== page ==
At Lang Son, a northern Vietnamese town on the Chinese border, I
watched as hundreds of Vietnamese carried baskets of monkeys,
pangolins, snakes, and a variety of exotic birds in rattan cages. On
the way back, their baskets held electric fans, water pumps, rice
cookers, farm tools, TVs, VCRs, jeans, and T-shirts.
As one young man put it, “I can always sell forest animals to China. They buy everything we have. They have a big appetite for wild taste.”
In China, these forest creatures are transformed into pills and powders, soups and stews, and traditional medicine sold at specialty shops. The penchant for “ye wei”—literally, “wild taste”—is seemingly unstoppable.
Ye wei not only depletes the forest of animals, but causes diseases. Severe Acute Respiratory Syndrome (SARS), which killed hundreds of people in China and left 5,300 Chinese sick with pneumonia earlier this year (and nearly brought China to an economic standstill) is believed by scientists to be linked to the civet cat—a favorite Chinese ye wei dish, usually served in a stew.
China can put a man in orbit while boasting a nine percent economic growth rate, but it cannot control its own people’s appetite. Last August, the Chinese Forestry Commission lifted a four-month ban on the trade and consumption of exotic wild animals, despite warnings from the World Health Organization (WHO). China included one stipulation: all of the 54 exotic species the Chinese are again allowed to eat, including the civet, must be farm-raised, not caught in the wild. But differentiating between a farm-raised forest animal and a captured one in China is difficult, and China’s porous southern border ensures a steady flow of fresh exotic meat.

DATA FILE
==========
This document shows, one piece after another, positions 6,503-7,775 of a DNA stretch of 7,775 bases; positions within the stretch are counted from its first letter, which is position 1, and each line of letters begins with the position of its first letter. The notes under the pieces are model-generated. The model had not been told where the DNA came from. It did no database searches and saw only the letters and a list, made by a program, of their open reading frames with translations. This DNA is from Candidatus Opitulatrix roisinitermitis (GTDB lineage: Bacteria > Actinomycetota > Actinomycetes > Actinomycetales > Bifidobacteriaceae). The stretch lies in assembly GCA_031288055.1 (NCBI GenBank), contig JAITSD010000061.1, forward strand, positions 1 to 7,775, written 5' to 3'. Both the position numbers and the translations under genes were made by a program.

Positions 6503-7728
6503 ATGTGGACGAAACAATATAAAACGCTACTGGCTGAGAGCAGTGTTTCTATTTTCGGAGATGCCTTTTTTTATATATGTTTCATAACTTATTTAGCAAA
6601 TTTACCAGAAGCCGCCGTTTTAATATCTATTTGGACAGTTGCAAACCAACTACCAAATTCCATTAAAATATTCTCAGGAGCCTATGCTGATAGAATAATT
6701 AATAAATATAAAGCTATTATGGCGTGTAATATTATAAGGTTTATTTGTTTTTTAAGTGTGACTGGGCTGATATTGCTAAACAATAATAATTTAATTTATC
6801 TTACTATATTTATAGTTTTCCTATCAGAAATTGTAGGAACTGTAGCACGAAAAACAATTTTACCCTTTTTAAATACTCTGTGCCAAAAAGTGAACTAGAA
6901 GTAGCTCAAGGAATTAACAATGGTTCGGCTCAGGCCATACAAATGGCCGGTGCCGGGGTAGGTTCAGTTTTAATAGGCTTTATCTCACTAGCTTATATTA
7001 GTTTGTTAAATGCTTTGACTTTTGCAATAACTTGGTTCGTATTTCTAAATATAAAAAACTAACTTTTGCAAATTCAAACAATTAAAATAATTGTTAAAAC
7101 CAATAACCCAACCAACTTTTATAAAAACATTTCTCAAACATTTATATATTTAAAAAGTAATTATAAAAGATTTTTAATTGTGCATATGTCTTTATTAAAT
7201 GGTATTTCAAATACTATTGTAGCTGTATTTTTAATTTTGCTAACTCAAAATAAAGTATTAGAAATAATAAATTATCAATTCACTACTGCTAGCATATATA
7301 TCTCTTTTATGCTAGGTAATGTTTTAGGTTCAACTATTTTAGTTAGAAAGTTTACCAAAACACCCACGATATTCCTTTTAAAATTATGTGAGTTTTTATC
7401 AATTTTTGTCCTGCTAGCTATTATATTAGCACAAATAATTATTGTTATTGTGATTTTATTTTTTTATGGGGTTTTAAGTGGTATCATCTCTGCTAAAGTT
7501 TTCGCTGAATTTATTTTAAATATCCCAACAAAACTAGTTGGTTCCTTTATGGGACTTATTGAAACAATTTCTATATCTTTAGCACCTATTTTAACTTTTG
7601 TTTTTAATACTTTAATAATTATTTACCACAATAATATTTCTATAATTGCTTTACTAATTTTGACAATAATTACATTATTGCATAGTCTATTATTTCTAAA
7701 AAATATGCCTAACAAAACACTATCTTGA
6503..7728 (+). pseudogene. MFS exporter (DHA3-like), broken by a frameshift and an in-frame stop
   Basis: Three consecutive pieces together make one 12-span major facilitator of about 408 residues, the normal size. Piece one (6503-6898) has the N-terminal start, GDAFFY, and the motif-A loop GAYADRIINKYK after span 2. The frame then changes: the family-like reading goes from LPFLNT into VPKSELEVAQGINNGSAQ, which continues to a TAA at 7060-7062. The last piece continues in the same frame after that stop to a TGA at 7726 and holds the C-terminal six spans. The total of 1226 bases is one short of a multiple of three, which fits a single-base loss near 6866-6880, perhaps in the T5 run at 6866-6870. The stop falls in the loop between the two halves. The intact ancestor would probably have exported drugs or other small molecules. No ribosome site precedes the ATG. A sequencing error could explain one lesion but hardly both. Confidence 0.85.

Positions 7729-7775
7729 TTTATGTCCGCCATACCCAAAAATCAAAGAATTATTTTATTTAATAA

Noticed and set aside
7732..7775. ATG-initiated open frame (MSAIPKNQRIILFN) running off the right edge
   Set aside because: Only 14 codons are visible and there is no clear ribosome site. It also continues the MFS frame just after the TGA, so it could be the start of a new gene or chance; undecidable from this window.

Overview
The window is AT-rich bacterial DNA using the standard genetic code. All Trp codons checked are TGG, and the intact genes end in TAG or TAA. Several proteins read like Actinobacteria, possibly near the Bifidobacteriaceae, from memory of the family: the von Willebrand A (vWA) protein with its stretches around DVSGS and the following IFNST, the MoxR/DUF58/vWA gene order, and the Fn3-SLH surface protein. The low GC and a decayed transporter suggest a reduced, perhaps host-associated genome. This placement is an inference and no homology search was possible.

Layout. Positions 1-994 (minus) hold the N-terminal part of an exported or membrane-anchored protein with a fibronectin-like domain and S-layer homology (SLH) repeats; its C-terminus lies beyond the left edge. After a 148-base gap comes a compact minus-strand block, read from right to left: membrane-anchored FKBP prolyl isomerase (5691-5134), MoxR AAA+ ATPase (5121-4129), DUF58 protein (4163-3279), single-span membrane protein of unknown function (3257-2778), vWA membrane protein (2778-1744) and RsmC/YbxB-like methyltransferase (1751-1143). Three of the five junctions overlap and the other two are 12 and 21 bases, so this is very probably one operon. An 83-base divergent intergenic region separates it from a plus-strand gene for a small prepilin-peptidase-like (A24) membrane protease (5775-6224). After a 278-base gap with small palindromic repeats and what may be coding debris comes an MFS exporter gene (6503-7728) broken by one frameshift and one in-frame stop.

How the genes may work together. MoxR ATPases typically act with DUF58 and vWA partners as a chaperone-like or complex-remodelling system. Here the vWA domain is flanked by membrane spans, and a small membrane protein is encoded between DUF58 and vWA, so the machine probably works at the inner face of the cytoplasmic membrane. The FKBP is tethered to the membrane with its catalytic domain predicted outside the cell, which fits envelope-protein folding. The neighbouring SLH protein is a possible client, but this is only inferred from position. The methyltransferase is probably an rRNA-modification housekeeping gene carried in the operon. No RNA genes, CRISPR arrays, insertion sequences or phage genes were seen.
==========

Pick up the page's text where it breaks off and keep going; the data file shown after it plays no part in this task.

Overall statistics on the amount of wildlife being eaten are not known, but there are some local guesses. The China Wildlife Conservation Association estimates that in Guangdong province alone, 50 tons of wild frogs, 1,000 tons of snakes, and several thousand tons of wild birds are consumed in stores and restaurants each year, not to mention badgers, bats, pangolins, and other mammals.
Wild taste is valued for its increasing rarity, and because of an old belief system that holds that consuming wild animals is healthy, strengthening virility and the immune system. But ye wei can also be a vector for deadly diseases like Ebola, AIDS, and now SARS, all of which are suspected to have originated among people who ate or handled bush animals.
Odd that the fanciful Chinese longing for wild taste is so enormous in a country otherwise known for its practicality. But for humans, practicality goes out the window when it comes to eating habits. According to Jared Diamond in his book Guns, Germs and Steel, an acre of land can feed 10 to 100 times more people through farming than through hunting and gathering. Wild animals that haven’t already been tamed thousands of years ago, Diamond says, will not be tamed now, because of their relatively low nutritional value compared to the time and resources necessary for domestication.
Ye wei, then, is a culture of nostalgia, a way of life born of necessity long ago and showing renewed vigor in a modernizing China. Those monkeys sitting on the Vietnamese porters’ backs are there because a growing army of nouveaux riches with disposable income want them. A pound of civet cat sells for around $6, or 10 percent of an average worker’s monthly salary; monkey meat brings three times more.
I once sat on a stool made from the leg of an elephant in a rich Chinese merchant’s home in Hong Kong. The man was terribly proud that he could afford such a thing. The perverse décor made me shift uneasily in my seat. I liked the man: He was genuinely warm. But I fear he typifies the sentiment of this region, one that says, “If this is the last tiger penis, I should own it, make a soup out of it and drink it with my friends.” His lifestyle is not only detrimental to wildlife, but, with SARS threatening an encore performance, to his own health as well.
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